Re: [Autoconf] Autoconf addressing model

"Teco Boot" <teco@inf-net.nl> Thu, 05 March 2009 12:35 UTC

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From: "Teco Boot" <teco@inf-net.nl>
To: "'Alexandru Petrescu'" <alexandru.petrescu@gmail.com>
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Date: Thu, 5 Mar 2009 13:36:06 +0100
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Cc: autoconf@ietf.org
Subject: Re: [Autoconf] Autoconf addressing model
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Inline.

|-----Oorspronkelijk bericht-----
|Van: Alexandru Petrescu [mailto:alexandru.petrescu@gmail.com]
|Verzonden: donderdag 5 maart 2009 11:32
|Aan: Teco Boot
|CC: 'Alexandru Petrescu'; 'Stan Ratliff (sratliff)'; autoconf@ietf.org
|Onderwerp: Re: [Autoconf] Autoconf addressing model
|
|Teco Boot a écrit :
|[...]
|> |If all such ad-hoc interfaces of that IPv6 subnet stay within 25meter
|> |range then they're all fully exposed (no hidden terminals).
|>
|> Not true. Maybe in a lab environment, there is no condition where it
|fails.
|> In other circumstances, some iron would be enough for limited range
|(few
|> meters). Think of (closed) workplace shelters (EMC or ABC protected).
|
|Ok I agree there could be such a situation.  What if we came up with an
|object name which doesn't have hidden terminal problems when EMC cages
|are used, and on which an IPv6 subnet could be deployed safely.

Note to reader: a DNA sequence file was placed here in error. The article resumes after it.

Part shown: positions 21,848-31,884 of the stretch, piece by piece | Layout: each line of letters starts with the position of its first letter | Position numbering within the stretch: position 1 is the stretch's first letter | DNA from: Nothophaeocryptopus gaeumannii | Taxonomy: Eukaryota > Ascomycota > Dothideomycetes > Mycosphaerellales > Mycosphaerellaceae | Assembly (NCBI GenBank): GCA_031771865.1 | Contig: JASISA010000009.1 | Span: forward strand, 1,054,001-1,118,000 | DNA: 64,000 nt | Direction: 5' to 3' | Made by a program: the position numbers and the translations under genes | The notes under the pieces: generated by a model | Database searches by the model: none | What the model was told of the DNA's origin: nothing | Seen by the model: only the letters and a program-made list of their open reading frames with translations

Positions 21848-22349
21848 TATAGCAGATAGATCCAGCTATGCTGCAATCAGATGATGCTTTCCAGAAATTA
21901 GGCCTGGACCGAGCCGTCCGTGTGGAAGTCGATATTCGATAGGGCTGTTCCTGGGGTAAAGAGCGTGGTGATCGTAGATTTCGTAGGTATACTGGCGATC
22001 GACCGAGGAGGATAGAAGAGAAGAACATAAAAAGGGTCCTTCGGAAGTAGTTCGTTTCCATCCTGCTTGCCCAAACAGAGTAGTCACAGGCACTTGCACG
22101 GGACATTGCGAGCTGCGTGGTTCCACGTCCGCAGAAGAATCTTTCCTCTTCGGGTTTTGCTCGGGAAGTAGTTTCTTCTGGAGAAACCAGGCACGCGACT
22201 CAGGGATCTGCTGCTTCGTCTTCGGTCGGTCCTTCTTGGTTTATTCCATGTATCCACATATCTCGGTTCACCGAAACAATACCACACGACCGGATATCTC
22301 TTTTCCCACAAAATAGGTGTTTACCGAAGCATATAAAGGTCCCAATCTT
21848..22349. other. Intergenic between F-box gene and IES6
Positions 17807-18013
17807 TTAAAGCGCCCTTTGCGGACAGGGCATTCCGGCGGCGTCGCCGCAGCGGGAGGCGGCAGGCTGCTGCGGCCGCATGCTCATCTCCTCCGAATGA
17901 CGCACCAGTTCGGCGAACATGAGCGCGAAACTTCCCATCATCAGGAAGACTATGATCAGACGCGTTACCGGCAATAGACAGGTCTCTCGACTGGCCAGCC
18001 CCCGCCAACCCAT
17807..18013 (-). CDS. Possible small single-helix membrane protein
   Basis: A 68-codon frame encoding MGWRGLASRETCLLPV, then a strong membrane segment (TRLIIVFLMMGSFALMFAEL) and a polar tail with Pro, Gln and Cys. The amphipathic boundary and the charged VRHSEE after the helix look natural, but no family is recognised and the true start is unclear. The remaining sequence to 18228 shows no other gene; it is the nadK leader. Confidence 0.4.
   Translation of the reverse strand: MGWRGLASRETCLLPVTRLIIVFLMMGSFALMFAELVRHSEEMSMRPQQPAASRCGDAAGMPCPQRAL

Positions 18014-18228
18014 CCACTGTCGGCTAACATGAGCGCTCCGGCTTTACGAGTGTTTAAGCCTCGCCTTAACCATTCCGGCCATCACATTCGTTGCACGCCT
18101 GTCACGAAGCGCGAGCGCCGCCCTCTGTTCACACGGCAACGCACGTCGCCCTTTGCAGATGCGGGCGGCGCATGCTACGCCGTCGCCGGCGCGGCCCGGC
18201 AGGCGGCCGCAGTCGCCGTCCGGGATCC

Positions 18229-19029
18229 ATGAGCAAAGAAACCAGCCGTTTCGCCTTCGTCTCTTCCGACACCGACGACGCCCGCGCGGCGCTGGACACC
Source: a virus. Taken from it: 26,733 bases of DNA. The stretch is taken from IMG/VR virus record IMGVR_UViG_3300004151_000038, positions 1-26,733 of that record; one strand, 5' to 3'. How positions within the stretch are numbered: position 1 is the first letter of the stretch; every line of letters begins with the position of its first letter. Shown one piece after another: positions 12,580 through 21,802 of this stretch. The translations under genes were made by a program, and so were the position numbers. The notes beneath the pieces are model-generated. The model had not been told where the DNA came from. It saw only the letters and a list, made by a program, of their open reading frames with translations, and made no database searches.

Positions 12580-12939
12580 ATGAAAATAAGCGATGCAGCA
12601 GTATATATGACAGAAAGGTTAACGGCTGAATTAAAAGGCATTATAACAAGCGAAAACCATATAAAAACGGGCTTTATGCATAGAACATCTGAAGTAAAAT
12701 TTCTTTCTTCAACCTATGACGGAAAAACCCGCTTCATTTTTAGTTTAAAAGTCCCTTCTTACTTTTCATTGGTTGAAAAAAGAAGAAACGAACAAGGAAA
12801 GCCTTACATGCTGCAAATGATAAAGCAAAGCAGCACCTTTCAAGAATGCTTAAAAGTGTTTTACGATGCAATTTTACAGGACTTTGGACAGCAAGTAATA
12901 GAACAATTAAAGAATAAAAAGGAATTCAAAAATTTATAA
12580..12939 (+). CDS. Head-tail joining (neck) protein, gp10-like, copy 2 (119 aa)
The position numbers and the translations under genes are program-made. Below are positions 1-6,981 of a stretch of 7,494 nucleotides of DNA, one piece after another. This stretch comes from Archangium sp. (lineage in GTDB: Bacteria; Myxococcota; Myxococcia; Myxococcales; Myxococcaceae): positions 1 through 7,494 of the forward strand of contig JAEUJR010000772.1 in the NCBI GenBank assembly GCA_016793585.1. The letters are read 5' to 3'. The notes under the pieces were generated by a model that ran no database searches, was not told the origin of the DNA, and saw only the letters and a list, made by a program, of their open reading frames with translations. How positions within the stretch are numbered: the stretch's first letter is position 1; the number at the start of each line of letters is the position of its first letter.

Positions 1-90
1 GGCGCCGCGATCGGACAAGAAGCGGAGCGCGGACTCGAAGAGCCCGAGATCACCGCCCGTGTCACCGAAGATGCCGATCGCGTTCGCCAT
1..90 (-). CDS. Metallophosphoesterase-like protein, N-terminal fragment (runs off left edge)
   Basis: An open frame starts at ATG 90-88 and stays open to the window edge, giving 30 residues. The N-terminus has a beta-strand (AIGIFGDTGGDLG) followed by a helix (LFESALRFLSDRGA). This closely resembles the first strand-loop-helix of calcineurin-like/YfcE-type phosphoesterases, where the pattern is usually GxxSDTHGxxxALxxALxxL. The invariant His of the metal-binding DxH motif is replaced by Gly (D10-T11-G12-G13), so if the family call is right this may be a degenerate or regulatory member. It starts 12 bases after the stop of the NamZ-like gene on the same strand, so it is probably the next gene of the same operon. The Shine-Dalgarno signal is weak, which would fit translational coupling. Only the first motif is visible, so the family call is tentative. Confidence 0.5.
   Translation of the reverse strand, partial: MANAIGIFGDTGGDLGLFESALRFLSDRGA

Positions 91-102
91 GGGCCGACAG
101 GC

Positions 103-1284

Wires?
TDMA? (or other media access technologies)

But this is of no help. The MANET link characters occur in real life. Why do
you suggest denying this?

By the way, hidden terminal problem has nothing to do with totally
unreachability, as in the EMC cage. The opposite is true, EMC cages (or
turning off the radio) solves the hidden terminal problem. Connectivity gets
hurt. Every improvement may have some disadvantages.



|> There are also stories on wlan and micro-wave ovens.
|
|YEs, rather exaggerated.  Maybe true some years ago but less true
|nowadays.
|
|> This is mentioned over and over.
|
|Yes, I agree, but we should mention also the wifi deployments which
|work, are deterministic.  These also exist.

No one had any doubt about this, I think. Why mentioning an endless list on
things that work? Let's focus on what urgently needs improvements.



|> |And I also mean that larger networks could be made out of building
|> |blocks of 25m (because of powerlevel-limited because
|> |unlicensed-spectrum), by using Routers.  And still keeping the IPv6
|> |subnet to be as small at the safe area in which there are all exposed
|> |terminals, no hidden terminals.
|>
|> No. There is a limit on spectrum and not all segments can use their
|own.
|> This introduces hidden terminal in your scenario.